PK activation by single-chain FXII
In mixtures of FXII and PK, amidolytic activity reflects FXIIa and kallikrein generation, as both proteases cleave S-2302. This is shown in Figure 4E for mixtures of FXII-WT and PK-WT. Mixing PK with FXII-R353A or FXII-T also generates amidolytic activity (Figure 4E). As these FXII species cleave S-2302 poorly (Figure 2E) and do not form αFXIIa, the amidolytic activity must be largely due to PK conversion to kallikrein by cleavage after Arg371. In support of this, neither FXII-R353A nor FXII-T cleaved PK lacking Arg371 (PK-R371A; supplemental Figure 4). Reactions containing PK alone or PK mixed with FXII-R544S generate little amidolytic activity (Figure 4E), demonstrating the importance of a functional FXII catalytic domain. αFXIIa activates PK with Km 0.17 ± 0.03 μM and kcat 44 ± 4/minute (Figure 4F), whereas FXII-T activates PK with Km 0.80 ± 0.06 μM and kcat 0.0037 ± 0.0002/minute (Figure 4G). The catalytic efficiency (kcat/KmFigure 4I) of FXII-T–mediated PK activation is ∼50 000-fold lower than for αFXIIa. Consistent with observations that polyanions accelerate reciprocal FXII/PK activation,31,33 PK activation by FXII-T is enhanced by Poly-P (Figure 4H).
Single-chain FXII catalyzes surface-dependent FXII activation
Neither FXII-T nor FXII-S544A undergo autocatalysis in the presence of Poly-P (Figure 2C), the former because it lacks cleavage sites and the latter because it lacks catalytic activity. When these proteins are mixed in the presence of a silica-based activated partial thromboplastin time (aPTT) reagent or Poly-P (Figure 5A), there is a time-dependent increase in a signal on western blots using IgG D06, indicating formation of a species with a catalytic domain with similar conformation to αFXIIa. Incubation of either protein alone with Poly-P does not produce a signal, consistent with results in Figure 2C (middle column). Of the 2 proteins, only FXII-S544A cleaved after Arg353 is recognized well by IgG D06 (supplemental Figure 2). Therefore, the results are most consistent with surface-induced FXII-T cleavage of FXII-S544A after Arg353. The results indicate that single-chain FXII can initiate FXII activation after the protein is bound to an activating surface.
Single-chain FXII catalyzes surface-dependent FXI activation
αFXIIa-mediated conversion of FXI to FXIa is a key step in contact activation-initiated coagulation. In the following experiments, FXI-S557A is used instead of FXI because the latter undergoes autoactivation when exposed to polyanions35 making it difficult to assess the FXII contribution to FXI activation. In the absence of Poly-P, mixing FXI-S557A with FXII-WT, FXII-T, or FXII-S544A does not result in detectable FXI-S557A cleavage (Figure 5B top row). With Poly-P (Figure 5B bottom row), FXII-WT converts FXI-S557A to a 2-chain species representing FXIa. This is consistent with FXII-WT undergoing autoactivation, and αFXIIa-WT then cleaving FXI-S557A. In the presence of Poly-P, FXII-T but not FXII-S544A cleaved FXI-S557A to the 2-chain form, indicating that single-chain FXII possesses activity that activates FXI on a surface.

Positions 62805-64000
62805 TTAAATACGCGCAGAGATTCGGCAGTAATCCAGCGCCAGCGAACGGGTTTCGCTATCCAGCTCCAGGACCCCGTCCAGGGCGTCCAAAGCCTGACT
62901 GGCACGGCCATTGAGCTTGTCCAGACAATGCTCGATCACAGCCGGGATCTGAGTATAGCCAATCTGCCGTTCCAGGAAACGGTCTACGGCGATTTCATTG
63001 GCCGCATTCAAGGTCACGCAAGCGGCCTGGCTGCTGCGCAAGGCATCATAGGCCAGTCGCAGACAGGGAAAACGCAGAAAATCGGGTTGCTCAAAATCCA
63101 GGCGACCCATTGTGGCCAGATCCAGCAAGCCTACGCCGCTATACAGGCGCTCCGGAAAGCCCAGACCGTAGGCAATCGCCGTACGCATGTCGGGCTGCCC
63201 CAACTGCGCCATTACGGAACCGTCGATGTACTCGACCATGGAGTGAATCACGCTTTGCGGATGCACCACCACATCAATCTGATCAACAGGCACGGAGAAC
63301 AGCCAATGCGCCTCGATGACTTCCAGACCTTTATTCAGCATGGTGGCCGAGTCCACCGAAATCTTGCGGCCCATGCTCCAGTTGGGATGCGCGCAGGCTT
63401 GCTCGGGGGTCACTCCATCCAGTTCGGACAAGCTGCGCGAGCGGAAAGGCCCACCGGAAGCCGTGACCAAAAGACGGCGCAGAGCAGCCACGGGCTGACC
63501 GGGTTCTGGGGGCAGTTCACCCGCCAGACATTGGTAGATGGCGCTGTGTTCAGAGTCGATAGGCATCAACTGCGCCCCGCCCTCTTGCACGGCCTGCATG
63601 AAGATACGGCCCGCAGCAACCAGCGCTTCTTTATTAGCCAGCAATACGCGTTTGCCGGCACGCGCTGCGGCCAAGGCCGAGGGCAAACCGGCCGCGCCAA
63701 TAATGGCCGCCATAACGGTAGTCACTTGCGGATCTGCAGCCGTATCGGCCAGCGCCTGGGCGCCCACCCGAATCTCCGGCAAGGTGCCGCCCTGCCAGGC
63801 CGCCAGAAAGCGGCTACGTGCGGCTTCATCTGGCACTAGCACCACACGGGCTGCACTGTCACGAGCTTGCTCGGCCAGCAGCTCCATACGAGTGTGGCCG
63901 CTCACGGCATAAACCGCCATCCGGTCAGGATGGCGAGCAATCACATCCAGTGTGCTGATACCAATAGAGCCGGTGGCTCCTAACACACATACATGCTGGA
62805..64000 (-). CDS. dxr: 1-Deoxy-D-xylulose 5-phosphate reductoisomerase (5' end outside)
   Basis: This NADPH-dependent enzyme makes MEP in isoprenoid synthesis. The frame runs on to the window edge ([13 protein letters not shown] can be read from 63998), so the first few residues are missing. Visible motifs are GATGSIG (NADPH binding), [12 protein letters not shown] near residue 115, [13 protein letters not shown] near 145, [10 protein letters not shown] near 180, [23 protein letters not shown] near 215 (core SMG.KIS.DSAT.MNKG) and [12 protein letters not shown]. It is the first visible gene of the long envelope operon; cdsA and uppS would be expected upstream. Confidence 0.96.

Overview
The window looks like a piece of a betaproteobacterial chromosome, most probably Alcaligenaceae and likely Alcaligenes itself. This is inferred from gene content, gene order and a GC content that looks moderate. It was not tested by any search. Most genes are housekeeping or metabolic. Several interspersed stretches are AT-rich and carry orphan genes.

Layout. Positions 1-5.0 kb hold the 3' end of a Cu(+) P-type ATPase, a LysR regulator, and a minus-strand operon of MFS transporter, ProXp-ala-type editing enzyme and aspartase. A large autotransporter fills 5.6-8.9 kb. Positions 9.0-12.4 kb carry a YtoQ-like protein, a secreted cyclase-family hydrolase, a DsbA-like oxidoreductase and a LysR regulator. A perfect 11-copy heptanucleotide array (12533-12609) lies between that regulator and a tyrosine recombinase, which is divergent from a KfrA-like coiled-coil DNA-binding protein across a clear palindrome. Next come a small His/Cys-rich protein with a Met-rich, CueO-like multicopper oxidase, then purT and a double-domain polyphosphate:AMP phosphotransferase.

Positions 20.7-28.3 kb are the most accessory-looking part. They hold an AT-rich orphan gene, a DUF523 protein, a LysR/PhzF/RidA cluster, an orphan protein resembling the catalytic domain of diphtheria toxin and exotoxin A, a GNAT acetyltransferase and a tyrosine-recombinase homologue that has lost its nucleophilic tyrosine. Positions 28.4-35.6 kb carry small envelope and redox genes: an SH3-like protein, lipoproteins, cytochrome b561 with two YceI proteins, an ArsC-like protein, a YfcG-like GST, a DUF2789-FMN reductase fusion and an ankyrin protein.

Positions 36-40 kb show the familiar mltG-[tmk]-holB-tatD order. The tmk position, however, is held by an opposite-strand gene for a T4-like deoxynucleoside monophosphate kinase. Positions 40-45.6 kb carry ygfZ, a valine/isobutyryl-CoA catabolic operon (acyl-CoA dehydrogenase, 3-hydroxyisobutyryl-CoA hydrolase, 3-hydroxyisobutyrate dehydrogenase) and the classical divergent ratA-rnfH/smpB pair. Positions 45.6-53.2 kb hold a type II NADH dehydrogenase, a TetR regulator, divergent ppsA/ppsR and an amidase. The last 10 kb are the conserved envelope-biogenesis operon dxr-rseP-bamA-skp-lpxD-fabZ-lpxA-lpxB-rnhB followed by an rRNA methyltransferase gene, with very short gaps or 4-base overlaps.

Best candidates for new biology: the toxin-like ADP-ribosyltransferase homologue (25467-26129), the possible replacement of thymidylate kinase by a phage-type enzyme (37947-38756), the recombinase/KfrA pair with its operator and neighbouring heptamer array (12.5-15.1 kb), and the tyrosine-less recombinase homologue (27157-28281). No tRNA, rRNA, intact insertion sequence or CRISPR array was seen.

Single-chain FXII activity in plasma
In aPTT assays, the clotting time of normal and FXII-deficient plasma was 40 ± 1 seconds and 327 ± 30 seconds, respectively. Adding forms of FXII that can be converted to αFXIIa substantially shortened the aPTT of FXII-deficient plasma (FXII-WT [40 ± 2 seconds], FXII-R334A [41 ± 1 seconds], or FXII-R343A [51 ± 1 seconds]; Figure 6A). FXII-R353A and FXII-T, which do not form αFXIIa, also shortened the aPTT of FXII-deficient plasma (202 ± 5 seconds and 164 ± 19 seconds, respectively, P < .0001 for both compared with FXII-deficient plasma), but not to the same extent as FXII-WT. FXII-S544A did not affect the clotting time significantly (302 ± 6 seconds; P = .2). FXII-WT and plasma FXII support thrombin generation in FXII-deficient plasma supplemented with PTT-A reagent comparably (Figure 6B). FXII-T also supports thrombin generation, but the peak is smaller and delayed compared with FXII-WT (Figure 6C), whereas FXII-S544A did not support thrombin generation. The effects of FXII-WT and FXII-T on thrombin generation were blocked by the FXII inhibitor CTI and the FXIa inhibitor O1A6 (Figure 6D), showing that single-chain FXII promotes thrombin generation by activating FXI in the presence of a surface.
FXII and arterial thrombosis
FXII-deficient mice are protected from carotid artery thrombosis induced by application of FeCl3 to the vessel exterior (Figure 7).18 Infusion of FXII-WT, as expected, restored FeCl3-induced carotid artery occlusion in FXII-deficient mice. In contrast, FXII-R353A, FXII-T, and FXII-S544A failed to support thrombosis, with the exception of 1 of 9 animals supplemented with FXII-T. These data are consistent with results from plasma assays, and indicate that the relatively small amount of thrombin generated through the proteolytic activity of single-chain FXII is not sufficient to promote thrombosis in this model, and that αFXIIa is required for full elaboration of protease activity.